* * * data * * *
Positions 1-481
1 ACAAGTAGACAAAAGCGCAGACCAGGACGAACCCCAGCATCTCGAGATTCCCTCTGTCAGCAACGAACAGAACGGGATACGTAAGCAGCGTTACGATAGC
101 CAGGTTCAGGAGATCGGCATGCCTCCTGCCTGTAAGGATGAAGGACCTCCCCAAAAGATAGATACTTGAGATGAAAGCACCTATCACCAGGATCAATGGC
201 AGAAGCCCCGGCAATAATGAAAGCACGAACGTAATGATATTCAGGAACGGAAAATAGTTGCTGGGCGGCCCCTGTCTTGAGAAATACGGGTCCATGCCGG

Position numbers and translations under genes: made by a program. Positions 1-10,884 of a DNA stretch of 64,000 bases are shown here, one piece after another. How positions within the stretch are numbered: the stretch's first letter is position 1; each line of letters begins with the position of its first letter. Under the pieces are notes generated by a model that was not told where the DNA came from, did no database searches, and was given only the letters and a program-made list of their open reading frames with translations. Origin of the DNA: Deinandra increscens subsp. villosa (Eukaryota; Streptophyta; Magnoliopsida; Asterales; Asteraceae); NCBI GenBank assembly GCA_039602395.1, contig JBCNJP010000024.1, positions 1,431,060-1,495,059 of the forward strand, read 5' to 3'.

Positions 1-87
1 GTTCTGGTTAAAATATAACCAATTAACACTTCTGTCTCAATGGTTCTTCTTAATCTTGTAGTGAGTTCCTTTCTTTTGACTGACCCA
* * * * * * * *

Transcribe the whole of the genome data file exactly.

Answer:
Positions 1-481
1 ACAAGTAGACAAAAGCGCAGACCAGGACGAACCCCAGCATCTCGAGATTCCCTCTGTCAGCAACGAACAGAACGGGATACGTAAGCAGCGTTACGATAGC
101 CAGGTTCAGGAGATCGGCATGCCTCCTGCCTGTAAGGATGAAGGACCTCCCCAAAAGATAGATACTTGAGATGAAAGCACCTATCACCAGGATCAATGGC
201 AGAAGCCCCGGCAATAATGAAAGCACGAACGTAATGATATTCAGGAACGGAAAATAGTTGCTGGGCGGCCCCTGTCTTGAGAAATACGGGTCCATGCCGG

Position numbers and translations under genes: made by a program. Positions 1-10,884 of a DNA stretch of 64,000 bases are shown here, one piece after another. How positions within the stretch are numbered: the stretch's first letter is position 1; each line of letters begins with the position of its first letter. Under the pieces are notes generated by a model that was not told where the DNA came from, did no database searches, and was given only the letters and a program-made list of their open reading frames with translations. Origin of the DNA: Deinandra increscens subsp. villosa (Eukaryota; Streptophyta; Magnoliopsida; Asterales; Asteraceae); NCBI GenBank assembly GCA_039602395.1, contig JBCNJP010000024.1, positions 1,431,060-1,495,059 of the forward strand, read 5' to 3'.

Positions 1-87
1 GTTCTGGTTAAAATATAACCAATTAACACTTCTGTCTCAATGGTTCTTCTTAATCTTGTAGTGAGTTCCTTTCTTTTGACTGACCCA